Coeliac disease is a condition where your immune system attacks your own tissues when you eat gluten, damaging your gut so your body can’t properly absorb nutrients.

Symptoms include smelly diarrhoea, abdominal pain and bloating after eating gluten, as well as more general fatigue, weight loss, itchy rashes and problems with balance or speech due to the impact on the brain.

Following a gluten-free diet should help control symptoms and prevent the long-term complications of the condition, according to the NHS.

In rare cases, runny poo can be a sign of carcinoid syndrome, which happens when a rare cancerous tumour called a carcinoid tumour releases certain chemicals into the bloodstream.

The cancer attacks the cells that secrete hormones into the bloodstream (neuroendocrine cells).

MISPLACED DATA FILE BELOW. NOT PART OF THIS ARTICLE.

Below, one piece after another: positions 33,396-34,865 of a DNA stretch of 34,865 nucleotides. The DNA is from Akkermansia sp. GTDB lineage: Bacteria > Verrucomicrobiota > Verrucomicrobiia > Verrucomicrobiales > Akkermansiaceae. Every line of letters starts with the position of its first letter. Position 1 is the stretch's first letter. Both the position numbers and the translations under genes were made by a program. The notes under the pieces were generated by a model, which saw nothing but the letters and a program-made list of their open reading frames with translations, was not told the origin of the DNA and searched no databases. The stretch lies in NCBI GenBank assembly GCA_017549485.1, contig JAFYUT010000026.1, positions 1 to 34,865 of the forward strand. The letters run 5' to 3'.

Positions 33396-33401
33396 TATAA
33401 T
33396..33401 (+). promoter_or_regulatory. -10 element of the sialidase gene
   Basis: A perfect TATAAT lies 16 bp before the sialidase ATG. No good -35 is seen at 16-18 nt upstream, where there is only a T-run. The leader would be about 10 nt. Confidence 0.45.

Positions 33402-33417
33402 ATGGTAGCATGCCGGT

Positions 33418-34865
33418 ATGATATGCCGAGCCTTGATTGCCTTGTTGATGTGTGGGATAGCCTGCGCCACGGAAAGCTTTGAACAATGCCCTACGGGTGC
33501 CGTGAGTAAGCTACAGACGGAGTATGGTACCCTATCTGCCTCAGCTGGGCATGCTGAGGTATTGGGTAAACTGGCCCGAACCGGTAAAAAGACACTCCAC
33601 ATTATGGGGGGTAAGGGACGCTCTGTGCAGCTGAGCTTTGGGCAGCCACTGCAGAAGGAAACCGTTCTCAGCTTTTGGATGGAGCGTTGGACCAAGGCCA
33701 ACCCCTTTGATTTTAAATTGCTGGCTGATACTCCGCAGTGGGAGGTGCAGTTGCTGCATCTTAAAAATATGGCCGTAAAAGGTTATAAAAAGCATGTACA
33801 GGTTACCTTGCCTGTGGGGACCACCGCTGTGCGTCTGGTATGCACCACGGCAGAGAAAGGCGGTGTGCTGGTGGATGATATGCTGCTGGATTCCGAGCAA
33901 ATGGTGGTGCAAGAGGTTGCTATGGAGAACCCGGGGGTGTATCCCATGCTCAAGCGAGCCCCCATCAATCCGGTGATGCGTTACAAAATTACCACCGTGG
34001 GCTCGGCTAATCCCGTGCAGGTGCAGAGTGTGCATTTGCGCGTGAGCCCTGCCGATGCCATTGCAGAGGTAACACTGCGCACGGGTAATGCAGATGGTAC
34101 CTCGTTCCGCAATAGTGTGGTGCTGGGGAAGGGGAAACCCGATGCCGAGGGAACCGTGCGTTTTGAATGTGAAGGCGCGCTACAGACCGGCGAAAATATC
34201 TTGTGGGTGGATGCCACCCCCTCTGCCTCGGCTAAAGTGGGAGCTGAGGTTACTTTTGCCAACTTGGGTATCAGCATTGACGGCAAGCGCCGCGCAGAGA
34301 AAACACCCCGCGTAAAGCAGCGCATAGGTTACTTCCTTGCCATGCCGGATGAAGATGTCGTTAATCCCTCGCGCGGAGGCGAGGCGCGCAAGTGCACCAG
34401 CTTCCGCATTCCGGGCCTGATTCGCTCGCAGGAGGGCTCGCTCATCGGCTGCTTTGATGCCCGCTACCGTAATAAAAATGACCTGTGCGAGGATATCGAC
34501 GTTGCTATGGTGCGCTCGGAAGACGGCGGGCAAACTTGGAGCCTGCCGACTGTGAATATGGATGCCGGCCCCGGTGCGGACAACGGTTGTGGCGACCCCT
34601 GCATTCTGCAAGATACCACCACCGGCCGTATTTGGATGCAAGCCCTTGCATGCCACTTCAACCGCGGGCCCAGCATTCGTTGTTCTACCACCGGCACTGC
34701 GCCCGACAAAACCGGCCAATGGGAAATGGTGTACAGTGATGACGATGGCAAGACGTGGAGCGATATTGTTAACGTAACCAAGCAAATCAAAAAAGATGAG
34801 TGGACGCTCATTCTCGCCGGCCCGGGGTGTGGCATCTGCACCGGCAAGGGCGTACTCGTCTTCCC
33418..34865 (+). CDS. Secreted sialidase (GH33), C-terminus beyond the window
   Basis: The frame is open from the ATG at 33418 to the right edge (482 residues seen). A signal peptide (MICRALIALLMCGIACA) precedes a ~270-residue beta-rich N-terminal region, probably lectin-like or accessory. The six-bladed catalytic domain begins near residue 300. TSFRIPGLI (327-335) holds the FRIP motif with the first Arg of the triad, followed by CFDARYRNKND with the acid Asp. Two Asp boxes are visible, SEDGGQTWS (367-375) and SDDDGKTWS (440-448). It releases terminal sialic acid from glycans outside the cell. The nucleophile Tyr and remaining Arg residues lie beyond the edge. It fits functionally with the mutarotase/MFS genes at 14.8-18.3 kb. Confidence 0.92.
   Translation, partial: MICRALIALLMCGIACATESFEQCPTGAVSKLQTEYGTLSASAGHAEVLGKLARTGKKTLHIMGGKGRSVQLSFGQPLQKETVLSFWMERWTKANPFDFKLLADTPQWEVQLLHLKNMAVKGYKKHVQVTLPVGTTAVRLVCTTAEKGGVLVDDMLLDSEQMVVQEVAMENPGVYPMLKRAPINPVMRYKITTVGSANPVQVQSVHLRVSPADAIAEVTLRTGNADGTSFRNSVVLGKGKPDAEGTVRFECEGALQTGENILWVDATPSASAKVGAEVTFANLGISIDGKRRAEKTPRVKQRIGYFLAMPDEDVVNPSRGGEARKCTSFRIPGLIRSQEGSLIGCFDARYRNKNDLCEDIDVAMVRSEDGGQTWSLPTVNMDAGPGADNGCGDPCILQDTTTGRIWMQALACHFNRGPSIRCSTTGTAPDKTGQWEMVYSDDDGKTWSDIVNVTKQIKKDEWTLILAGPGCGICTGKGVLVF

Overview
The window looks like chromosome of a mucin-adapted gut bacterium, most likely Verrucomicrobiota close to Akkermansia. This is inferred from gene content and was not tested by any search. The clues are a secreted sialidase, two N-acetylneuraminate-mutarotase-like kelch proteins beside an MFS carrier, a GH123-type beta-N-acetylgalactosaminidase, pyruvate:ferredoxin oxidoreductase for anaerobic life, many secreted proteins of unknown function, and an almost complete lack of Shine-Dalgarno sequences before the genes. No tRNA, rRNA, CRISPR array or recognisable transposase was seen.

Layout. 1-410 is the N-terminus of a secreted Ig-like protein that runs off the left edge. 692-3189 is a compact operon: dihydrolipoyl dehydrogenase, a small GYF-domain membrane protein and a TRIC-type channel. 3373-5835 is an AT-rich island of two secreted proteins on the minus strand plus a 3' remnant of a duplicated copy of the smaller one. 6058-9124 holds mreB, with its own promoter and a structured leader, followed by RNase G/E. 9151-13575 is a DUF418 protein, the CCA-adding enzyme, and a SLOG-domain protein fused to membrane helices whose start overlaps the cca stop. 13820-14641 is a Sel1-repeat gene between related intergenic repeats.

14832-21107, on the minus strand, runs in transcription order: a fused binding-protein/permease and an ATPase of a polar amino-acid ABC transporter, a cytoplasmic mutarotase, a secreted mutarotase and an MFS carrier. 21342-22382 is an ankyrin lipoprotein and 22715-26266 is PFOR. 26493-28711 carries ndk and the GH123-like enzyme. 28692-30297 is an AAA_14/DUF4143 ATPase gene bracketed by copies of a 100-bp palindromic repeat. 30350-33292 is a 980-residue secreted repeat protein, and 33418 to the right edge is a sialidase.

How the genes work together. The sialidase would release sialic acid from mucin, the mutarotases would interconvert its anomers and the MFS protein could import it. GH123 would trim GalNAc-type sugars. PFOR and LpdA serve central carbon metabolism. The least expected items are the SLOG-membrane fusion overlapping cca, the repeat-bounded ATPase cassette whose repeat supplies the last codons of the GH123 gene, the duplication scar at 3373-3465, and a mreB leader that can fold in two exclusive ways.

These tumours can occur anywhere in the body but most often develop in the gastrointestinal tract, which can lead to diarrhoea, constipation or tummy pains.

Although carcinoid syndrome itself is not deadly, the cancer that causes it is.

The survival rate for the disease is between 65 per cent and 90 per cent per cent, depending on the stage and location of the tumour.

Other types of poops

Sausage-like poos, that are soft and easy to pass, are what Healthline calls ‘the gold standard of poop’.

This is because they indicate that all is going smoothly with your digestion and that you’re eating the right amount of fibre.

This is type three on the Bristol Stool Chart.